Monthly Archives: February 2013

Aria: contemporary, design-led homewares for 2013

A recent desire to revisit of one of my favourite parts of London, Islington: now an interiors shopper’s paradise, but for me, years ago was simply home: somewhere I lived and played as a small child. A little fun with filters on these images, and the shot of the Mini (shame it’s not an original model) plus the communal London square (empty here but filled with children when school is over) brings the memories back…. If I were to display these shots at home, they’d have to slot into a perspex photo cube: (Remember them? No? Click the link! Hilariously retro) they were perfect for helping your photos fade happily together….

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Nostalgia over, let’s go back with a bang to stylish 2013 with a focus on Aria. Set in an atmospheric hall in Islington, Aria has recently overhauled their website so you can shop their interesting mix of classic, contemporary, design-led homewares wherever you live.

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The high ceilings of Barnsbury Hall provide a stimulating backdrop for their mix of furniture, lighting, ceramics and tableware…..

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Expect to find design classics alongside work from young, super-talented up-and-coming designers: I I love these geometric patterned cushions by the highly regarded designer Tamasyn Gambell:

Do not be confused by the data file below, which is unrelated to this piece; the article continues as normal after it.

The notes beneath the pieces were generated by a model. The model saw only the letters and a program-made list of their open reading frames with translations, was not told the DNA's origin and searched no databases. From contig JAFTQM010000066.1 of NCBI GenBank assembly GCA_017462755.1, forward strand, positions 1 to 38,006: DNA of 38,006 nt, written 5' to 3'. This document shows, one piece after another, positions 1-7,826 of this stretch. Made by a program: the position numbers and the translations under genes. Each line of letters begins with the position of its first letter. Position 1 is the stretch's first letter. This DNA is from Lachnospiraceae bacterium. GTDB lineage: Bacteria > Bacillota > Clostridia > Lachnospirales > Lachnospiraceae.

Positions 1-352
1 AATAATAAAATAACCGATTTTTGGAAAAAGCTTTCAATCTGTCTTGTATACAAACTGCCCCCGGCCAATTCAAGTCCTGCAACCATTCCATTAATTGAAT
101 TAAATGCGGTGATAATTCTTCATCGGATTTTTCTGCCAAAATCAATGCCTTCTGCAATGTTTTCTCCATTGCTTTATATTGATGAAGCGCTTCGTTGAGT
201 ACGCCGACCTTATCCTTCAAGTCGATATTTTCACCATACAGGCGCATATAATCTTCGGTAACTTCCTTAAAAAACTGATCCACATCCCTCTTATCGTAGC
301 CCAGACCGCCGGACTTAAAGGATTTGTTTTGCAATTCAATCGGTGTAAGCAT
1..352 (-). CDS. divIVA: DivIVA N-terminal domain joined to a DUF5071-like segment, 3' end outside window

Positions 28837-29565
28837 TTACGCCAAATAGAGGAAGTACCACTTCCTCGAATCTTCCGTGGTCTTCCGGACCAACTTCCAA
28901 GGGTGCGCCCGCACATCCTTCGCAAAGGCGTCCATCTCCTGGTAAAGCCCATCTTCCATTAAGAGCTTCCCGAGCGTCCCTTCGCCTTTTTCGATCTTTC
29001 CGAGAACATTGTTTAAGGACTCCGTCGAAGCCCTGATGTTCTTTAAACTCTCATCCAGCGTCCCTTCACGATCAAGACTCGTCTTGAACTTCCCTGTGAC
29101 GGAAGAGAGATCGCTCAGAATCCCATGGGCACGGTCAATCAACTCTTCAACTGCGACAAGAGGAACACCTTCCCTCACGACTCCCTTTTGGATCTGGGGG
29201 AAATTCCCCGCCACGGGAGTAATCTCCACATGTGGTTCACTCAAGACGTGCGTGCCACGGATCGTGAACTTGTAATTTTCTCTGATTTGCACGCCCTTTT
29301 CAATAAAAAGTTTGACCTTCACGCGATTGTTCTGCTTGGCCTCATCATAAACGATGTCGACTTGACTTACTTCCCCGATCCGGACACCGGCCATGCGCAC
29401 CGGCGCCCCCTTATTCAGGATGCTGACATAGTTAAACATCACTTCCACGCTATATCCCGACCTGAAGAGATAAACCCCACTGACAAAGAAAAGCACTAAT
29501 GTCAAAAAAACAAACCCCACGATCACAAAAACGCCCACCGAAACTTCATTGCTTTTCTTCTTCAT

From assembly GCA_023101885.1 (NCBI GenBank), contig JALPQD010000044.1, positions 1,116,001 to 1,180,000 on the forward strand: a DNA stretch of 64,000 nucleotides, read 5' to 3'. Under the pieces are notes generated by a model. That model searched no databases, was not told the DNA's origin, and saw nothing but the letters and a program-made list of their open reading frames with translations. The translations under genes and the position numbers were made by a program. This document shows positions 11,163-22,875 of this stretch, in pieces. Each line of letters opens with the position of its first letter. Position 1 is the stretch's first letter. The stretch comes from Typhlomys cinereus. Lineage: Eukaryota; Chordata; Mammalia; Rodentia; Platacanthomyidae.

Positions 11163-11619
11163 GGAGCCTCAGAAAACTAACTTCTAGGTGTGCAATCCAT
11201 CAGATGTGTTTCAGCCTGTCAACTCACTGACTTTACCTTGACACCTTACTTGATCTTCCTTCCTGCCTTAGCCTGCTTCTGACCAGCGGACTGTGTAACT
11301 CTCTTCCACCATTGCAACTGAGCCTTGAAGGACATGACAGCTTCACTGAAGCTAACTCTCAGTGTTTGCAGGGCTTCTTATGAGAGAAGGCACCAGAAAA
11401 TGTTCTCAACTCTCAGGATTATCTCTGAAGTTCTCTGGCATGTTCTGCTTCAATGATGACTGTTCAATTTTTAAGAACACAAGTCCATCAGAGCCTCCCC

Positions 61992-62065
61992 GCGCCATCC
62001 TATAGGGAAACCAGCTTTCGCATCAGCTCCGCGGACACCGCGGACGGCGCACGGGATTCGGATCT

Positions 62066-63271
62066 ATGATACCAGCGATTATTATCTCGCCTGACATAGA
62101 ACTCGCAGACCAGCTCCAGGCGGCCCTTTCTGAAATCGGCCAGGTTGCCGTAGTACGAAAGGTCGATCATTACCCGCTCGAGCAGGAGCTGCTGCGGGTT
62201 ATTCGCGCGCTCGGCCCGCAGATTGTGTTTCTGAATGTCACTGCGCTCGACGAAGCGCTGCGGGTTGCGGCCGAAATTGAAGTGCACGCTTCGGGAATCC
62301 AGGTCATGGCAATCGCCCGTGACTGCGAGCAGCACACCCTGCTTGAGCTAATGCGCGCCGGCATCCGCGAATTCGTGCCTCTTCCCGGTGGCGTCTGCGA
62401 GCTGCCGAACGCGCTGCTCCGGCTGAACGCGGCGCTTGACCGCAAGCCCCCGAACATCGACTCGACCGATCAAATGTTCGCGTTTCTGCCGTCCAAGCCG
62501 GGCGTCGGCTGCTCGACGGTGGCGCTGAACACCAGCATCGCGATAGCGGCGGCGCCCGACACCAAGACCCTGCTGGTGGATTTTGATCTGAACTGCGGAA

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Whilst their own Aria Selection range includes contemporary pieces, such as this Embrace coffee table / storage:

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As well as smaller pieces: this French-made Aria Selection china, with its simple dip-dye pattern and block colours, is right on trend:

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All images courtesy of Aria 

Do pay Aria a visit if you’re in the area, or visit their website, if like me, you don’t live round the corner….

Bring your walls to life; Peacock blue

Super-bright, colour-rich paint shades for interior walls are coming back into fashion, and one shade that keeps popping up on rooms and paint charts is peacock blue.

A hard colour to define, this blue is darker and more blue than aqua, greener than cobalt, yet not as green as turquoise, and just to confuse matters, it may vary in blueness from one paint chart to the next.